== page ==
Later that night, Othello questions Desdemona again of her adultery and Desdemona fears for her life. “And yet I fear you, for youre fatal then When your eyes roll so. Why I should not fear I know not. Since guiltiness I know not, but yet I feel fear.” (Act 5, Scene 2, Line 37-39). Desdemona reveals her fear of Othello and informs that she is guilty of nothing.
Othello does not believe her and kills her. This is what has become of Othello. His mind has been clouded by bad judgement due to Iagos corrupt plans. Othellos mind was contaminated by Iago whose aim was to destroy Othello along with Cassio. Othellos perception of Desdemona changed numerous times throughout. In the beginning Othello loved Desdemona with all his heart and would not let anyone take his love from him, including Brabantio, Desdemonas father.
“She wished she had not heard it, yet she wished That heaven had made her such a man. She thanked me, And bade me, if I had a friend that loved her, I should but teach him how to tell my story, And that would woo her. Upon this hint I spake; she loved me for the dangers I had passed, And I loved her that she did pity them. ” (Act 1, Scene 3, Line 161-167). This speech made by Othello, distinctly shows how he came to love Desdemona and she love him. Othellos perception of Desdemona starts to change with Iagos interference.
Iago warns him to not be jealous. “O beware, my lord, of jealousy: it is the green-eyed monster which doth mock The meat it feeds on.” (Act 3, Scene3, Line 167-169). Iago cunning advises Othello not to become jealous but at the same time he is telling Othello lies to suggest Desdemonas infidelity thus manipulating Othello. Othello begins to believe in Iago and does not trust himself to believe that Desdemona is in fact pure and virtuous. Othellos attitude and behaviours become worse as Iago feed him more and more lies.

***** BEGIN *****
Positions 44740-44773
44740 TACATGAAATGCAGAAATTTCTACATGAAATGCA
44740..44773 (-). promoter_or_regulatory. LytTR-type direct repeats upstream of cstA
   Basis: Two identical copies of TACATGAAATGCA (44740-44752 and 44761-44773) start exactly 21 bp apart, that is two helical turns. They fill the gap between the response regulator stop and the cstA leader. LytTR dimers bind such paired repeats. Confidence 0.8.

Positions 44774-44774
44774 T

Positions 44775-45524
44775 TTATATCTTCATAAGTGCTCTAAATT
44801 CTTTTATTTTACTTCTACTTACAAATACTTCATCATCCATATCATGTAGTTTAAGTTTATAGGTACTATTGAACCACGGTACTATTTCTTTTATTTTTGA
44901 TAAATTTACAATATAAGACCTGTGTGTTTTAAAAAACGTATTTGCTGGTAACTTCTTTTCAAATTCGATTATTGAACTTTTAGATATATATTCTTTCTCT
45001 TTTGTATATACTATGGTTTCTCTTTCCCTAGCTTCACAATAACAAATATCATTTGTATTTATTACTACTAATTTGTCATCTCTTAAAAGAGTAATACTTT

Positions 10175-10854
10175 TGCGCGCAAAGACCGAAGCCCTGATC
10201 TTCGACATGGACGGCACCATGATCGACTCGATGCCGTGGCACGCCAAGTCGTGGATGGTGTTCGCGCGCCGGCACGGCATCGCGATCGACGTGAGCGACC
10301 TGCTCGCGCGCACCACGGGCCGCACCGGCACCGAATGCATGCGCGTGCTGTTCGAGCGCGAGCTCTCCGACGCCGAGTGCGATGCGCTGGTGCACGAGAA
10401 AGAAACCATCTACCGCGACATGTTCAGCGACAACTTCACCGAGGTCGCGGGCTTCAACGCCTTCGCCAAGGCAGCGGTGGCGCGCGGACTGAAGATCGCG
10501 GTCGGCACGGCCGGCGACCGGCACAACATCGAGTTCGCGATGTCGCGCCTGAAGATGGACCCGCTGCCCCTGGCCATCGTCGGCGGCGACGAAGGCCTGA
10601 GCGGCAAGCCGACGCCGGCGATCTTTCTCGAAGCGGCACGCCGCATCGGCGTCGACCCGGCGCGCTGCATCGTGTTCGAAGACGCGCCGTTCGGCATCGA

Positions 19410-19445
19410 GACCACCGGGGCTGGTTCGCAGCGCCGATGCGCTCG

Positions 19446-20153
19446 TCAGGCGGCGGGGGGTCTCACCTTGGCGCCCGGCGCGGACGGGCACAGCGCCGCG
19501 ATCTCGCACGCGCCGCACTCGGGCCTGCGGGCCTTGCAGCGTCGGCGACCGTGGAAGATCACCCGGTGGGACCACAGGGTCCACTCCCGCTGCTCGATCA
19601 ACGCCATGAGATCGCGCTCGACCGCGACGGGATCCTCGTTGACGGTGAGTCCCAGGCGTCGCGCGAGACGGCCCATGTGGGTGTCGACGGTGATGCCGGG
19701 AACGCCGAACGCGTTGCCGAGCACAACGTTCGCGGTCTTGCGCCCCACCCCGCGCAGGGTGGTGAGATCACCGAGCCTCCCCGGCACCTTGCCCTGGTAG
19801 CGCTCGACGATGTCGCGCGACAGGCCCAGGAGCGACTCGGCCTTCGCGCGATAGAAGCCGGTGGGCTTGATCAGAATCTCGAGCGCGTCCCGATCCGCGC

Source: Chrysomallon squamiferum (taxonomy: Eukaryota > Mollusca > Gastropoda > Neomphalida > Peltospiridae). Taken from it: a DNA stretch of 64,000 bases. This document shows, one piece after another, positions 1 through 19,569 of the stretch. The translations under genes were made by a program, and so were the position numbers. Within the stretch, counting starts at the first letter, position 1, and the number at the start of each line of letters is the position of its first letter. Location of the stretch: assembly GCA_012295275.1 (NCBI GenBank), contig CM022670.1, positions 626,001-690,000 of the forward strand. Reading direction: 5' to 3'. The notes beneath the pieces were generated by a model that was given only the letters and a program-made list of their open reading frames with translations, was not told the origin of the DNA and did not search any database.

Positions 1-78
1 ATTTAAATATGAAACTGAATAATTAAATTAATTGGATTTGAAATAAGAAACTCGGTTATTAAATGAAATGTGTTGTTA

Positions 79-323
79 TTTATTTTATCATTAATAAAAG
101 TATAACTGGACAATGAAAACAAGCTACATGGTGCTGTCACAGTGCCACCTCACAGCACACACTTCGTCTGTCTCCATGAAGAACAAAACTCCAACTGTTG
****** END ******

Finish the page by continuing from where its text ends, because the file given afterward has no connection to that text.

He becomes distrusting of Desdemona and treats her poorly. Iago gradually pushes Othello to the point of no return. He has basically total control of Othello and Iago slyly prods Othello towards murdering Desdemona. “Ay, let her rot and perish, and be damned tonight, for she shall not live. No, my heart is turned to stone: I strike it and it hurts my hand.
O, the world hath not a sweeter creature! She might lie by an emperors side and command his tasks.” (Act 4, Scene 1, Line 172-175). Here Othello explains what he must do with Iago encouraging him on. He has changed from a man who is in control, who is intelligent in making decisions into someone who is violent, harsh and irrational. Iago has Othello right where he wants him. Othello believes everything Iago has told him and thinks Iago is a great man for helping him.
Othello continues to believe that Desdemona is a whore right up until after Desdemonas death. After Desdemonas death, Othellos perceptions of Desdemona changes once more when it is revealed that it was Iago who placed such destructive thoughts into his mind. Iago was the mastermind behind all the conflicts. Othello realises Desdemonas innocence. He cannot forgive himself for what he has done and so destroys his own life. “I kissed thee ere I killed thee: no way but this, Killing myself, to die upon a kiss.” (Act 5, Scene2, Line 354-355). Othello speaks his last words, as he dies.
His death a sign of how much he was easily manipulated and deceived by a man whom he entrusted his life too. Iago is, indeed, the catalyst of Othellos changing perceptions, observations and views of his wife Desdemona. He was the cause of the deaths of many innocent men and women including Roderigo, Desdemona, Emilia and Othello. Through deception and concealment of who and what kind of person he was, Iago manage to destroy Othello by changing his perceptions of Desdemona. Early on through Iagos own words “I am not what I am” (Act1, Scene1, Line66) it can be seen how Iago really is and how cunning he can be in deceiving people to get what he wants. Hence, his role in destroying Othello and Desdemona is quite a large role.
If it hadnt been for Iago Othello would not have begun to become suspicious of Desdemona and their relationship would be as loving as ever before. Also people would not have died as a result.